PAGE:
Once there, he had various music production jobs for several Paramount films from 1939 to 1946, including some that starred Bing Crosby. During 1948, Simeone joined NBC's "The Swift Show" as the program's orchestra leader, and during 1952, he joined NBC's The Firestone Hour as conductor and choral arranger. When 20th Century Fox Records contracted Simeone to make a Christmas album during 1958, he assembled the Harry Simeone Chorale and searched for recording material. After being introduced to an obscure song by friend and credited song co-author Henry Onorati titled "Carol of the Drum", Simeone recorded the tune as "The Little Drummer Boy" for his album Sing We Now of Christmas. He received co-writing credit for the album, although he did not actually compose the song.
The "Little Drummer Boy" single quickly became extremely popular and scored on the U.S. music charts from 1958 to 1962. The Simeone Chorale had another Christmas success during 1962, with their rendition of the then-new song "Do You Hear What I Hear?". In 1960, Simeone joined a revived half-hour version of The Kate Smith Show on CBS television, produced by Smith's long-time manager, Ted Collins. Though the program had good reviews, audience levels lagged at an early evening time, and the show was cancelled after some six months on the air. A group known as the Harry Simeone Songsters, whose style was similar to that of the Ray Conniff Singers, produced a baseball-oriented song during 1960 called "It's a Beautiful Day for a Ballgame".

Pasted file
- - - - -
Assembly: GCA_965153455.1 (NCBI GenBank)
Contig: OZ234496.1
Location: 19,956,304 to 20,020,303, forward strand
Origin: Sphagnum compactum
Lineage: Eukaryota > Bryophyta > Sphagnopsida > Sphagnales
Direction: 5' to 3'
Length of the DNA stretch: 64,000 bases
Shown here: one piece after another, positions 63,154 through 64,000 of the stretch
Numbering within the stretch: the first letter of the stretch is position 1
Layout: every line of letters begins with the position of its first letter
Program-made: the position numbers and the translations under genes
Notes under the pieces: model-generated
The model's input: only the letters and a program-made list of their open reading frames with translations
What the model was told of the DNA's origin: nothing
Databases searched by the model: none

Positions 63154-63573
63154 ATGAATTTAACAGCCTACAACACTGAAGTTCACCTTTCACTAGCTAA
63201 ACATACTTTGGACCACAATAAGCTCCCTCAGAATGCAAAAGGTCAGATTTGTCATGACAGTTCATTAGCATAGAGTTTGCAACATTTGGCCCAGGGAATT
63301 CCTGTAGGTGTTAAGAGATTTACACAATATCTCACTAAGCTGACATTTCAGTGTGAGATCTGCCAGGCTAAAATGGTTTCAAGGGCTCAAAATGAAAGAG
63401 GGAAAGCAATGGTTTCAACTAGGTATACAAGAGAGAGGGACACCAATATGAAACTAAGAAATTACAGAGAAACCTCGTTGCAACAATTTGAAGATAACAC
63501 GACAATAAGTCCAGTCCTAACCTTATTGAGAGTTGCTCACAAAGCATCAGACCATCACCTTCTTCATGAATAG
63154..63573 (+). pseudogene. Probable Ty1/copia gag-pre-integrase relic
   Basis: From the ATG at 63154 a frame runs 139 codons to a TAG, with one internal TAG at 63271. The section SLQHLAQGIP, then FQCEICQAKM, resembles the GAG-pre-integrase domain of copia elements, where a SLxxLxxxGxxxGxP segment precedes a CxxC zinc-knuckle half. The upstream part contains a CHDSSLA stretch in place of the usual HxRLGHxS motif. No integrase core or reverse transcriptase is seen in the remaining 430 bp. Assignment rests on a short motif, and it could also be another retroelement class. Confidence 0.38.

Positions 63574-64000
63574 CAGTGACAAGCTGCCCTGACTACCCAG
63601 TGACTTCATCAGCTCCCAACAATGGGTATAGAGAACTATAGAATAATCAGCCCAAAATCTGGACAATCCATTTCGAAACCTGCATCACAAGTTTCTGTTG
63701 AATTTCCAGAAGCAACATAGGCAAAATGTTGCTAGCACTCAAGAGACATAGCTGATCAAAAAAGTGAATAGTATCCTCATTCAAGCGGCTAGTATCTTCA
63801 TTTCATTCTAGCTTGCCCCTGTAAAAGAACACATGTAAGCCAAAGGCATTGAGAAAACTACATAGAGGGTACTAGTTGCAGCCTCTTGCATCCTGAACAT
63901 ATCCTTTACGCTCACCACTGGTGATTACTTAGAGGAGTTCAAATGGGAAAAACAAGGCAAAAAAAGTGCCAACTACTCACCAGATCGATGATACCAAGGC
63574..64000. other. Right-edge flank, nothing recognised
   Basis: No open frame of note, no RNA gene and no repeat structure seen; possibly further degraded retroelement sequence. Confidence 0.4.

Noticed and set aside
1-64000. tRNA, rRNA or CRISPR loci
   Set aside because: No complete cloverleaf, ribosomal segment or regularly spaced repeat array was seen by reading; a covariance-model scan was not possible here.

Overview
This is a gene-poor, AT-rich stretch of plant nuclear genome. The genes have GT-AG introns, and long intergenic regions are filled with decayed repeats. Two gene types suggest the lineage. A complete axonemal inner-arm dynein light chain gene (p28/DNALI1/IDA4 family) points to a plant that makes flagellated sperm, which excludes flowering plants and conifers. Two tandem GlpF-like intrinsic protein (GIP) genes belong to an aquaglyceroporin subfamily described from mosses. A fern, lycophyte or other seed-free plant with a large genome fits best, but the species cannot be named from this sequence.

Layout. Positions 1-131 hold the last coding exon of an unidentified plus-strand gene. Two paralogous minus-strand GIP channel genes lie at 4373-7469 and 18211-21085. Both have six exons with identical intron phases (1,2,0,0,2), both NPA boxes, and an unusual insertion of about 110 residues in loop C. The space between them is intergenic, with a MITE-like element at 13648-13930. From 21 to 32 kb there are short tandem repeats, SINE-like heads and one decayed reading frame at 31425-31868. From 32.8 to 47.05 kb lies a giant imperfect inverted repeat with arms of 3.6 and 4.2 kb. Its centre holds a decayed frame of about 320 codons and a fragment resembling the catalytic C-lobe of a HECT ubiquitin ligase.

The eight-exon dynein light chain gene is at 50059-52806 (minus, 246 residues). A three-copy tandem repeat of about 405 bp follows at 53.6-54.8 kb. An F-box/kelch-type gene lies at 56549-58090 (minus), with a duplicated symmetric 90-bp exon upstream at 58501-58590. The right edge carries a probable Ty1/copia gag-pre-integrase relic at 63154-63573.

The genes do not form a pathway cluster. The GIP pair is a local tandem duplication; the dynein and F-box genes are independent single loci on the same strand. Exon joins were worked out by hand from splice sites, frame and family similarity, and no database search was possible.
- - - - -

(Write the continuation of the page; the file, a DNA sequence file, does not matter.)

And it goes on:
The song is on one of the Baseball's Greatest Hits CDs and is still played at major league baseball parks. On May 22, 2000, Harry and Margaret McCravy Simeone officially established the Harry and Margaret Simeone Music Scholarship at Yale University by bestowing a gift of US$1 million. Read more on Last.fm. User-contributed text is available under the Creative Commons By-SA License; additional terms may apply..
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